The company, a symbol of the excesses that led to the country's property sector collapse, said in a regulatory filing that its board had decided on the move after failing to win support from banks for its latest debt repayment plan.
Martinsa Fadesa, a builder of homes, malls and golf courses which is active mainly in Europe, said Friday it holds assets worth €2.4 billion ($2.7 billion) to meet debts worth €7.0 billion, making its collapse one of the biggest bankruptcies in Spanish history.
The company sought voluntary creditor protection in July 2008 after it failed to get a loan to refinance its debt and became the first major casualty of the crisis in Spain's housing market.
It spent almost three years under creditor protection before reaching an agreement with its lenders in March 2011.
As part of the accord, the company agreed to make annual debt payments for eight years and sell assets, but it has struggled to make payments.
The company had until February 26 to reach a new accord with its lenders, but 75 percent of its creditors declined its proposal, according to Spanish media reports.
Banco Popular, Abanca, Caixabank and Spain's so-called "bad bank" Sareb, which was set up to cleanse Spain's rescued banks of their soured property loans and real estate, all rejected Martinsa Fadesa's plan, the reports said.
"These institutions should not be affected since they have already made large provisions and set up bodies to manage assets," said Pablo Kindelan of global real estate consultancy Pablo Kindelan.
Martinsa Fadesa was formed in 2007, at the height of Spain's property boom, through Martinsa's debt-financed takeover of Fadesa for over €4.0 billion, which created one of Spain's largest real estate firms.
The following year, Spain's decade-long property bubble collapsed due to rising interest rates, more restrictive lending standards and oversupply.
Spain, the eurozone's fourth-largest economy, plunged into recession when the property bubble burst, forcing the government to bail out the financial system and enforce austerity measures that left one in four workers nationwide unemployed.
Like Martinsa Fadesa, several other large real estate firms have declared bankruptcy in recent years, such as Sacresa, which was saddled with €1.8 billion in debt, and Reyal Urbis, which drowned under a debt pile of over €3.6 billion.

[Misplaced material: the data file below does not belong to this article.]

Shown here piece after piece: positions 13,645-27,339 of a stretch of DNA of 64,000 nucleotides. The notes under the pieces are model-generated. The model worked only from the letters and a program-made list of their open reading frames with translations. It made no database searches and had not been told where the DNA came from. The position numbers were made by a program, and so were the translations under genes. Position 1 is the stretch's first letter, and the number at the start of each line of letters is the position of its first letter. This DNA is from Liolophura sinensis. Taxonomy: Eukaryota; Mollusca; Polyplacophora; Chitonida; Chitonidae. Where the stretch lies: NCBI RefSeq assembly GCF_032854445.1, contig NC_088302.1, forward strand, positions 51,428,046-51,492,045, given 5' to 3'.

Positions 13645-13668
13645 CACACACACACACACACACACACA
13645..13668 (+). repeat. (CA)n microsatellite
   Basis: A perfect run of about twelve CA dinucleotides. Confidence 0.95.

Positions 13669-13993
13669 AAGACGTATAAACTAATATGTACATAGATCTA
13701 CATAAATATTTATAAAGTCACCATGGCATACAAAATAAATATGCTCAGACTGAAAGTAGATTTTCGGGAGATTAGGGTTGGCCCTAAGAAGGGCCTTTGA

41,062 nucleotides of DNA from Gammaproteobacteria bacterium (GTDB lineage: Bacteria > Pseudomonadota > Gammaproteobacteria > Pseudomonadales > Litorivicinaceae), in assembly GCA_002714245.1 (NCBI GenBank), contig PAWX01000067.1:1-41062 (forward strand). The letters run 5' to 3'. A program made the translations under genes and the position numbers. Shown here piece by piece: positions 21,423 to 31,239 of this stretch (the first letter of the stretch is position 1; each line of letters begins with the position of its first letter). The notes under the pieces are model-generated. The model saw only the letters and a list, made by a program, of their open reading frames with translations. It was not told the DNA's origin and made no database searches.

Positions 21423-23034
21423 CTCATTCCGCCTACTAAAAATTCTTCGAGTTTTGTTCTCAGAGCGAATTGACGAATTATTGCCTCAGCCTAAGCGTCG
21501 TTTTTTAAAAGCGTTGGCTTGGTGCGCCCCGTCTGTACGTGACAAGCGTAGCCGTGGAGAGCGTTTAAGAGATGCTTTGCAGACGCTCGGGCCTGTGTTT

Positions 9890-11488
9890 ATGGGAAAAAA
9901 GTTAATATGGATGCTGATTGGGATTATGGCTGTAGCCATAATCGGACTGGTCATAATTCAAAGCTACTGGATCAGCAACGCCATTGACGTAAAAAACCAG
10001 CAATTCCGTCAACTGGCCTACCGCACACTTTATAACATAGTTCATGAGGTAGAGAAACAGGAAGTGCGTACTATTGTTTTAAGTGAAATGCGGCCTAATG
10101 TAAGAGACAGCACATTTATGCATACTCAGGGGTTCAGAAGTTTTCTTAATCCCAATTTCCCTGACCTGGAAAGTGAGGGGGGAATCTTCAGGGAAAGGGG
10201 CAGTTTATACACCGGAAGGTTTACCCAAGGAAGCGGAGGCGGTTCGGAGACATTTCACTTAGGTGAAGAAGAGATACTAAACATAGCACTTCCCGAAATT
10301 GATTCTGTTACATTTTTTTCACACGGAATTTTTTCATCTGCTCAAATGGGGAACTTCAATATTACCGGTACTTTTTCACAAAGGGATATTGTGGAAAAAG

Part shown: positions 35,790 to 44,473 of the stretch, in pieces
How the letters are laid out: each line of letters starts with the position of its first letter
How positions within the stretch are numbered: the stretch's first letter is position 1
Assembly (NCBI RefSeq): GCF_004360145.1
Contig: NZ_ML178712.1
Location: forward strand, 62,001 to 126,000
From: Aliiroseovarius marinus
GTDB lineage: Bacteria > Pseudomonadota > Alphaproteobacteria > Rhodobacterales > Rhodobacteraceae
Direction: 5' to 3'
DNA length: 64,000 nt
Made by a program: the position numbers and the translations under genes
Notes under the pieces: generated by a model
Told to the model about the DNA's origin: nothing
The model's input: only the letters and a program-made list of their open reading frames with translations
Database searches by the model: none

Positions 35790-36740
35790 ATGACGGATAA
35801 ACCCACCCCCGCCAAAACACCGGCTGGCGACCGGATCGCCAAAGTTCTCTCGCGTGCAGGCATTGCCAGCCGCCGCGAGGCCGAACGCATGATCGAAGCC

But analysts said it could be the last major insolvency of a property firm as a result of the 2008 property bubble collapse.
Spanish home sales increased last year for the first time since 2010, adding to signs that the property market is recovering from the worst recession in the country's democratic history.
Transactions rose by 2.2 percent from a year earlier to 319,389 units, according to figures from the National Statistics Institute.
While home prices fell 2.7 percent last year, taking them to almost 42 percent below their peak in 2007, according to Spain's largest home appraiser Tinsa, prices are rising in major cities such as Madrid and Barcelona along with demand.
The renewed interest in Spanish property was underscored in June when China's richest man, Wang Jianling, bought a historic Madrid skyscraper, the 25-storey Edificio Espana or Spain Building, which has stood empty for years.
He paid Spain's biggest bank Santander €265 million for the building.
The news that Martinsa Fadesa will seek liquidation "does not represent the situation of the market right now, it is more of an echo of another era," said Kindelan.
"The market has changed course, like the rest of the economy, with the arrival of more liquidity. The situation is still fragile and unequal, depending on the region and the sectors," he added.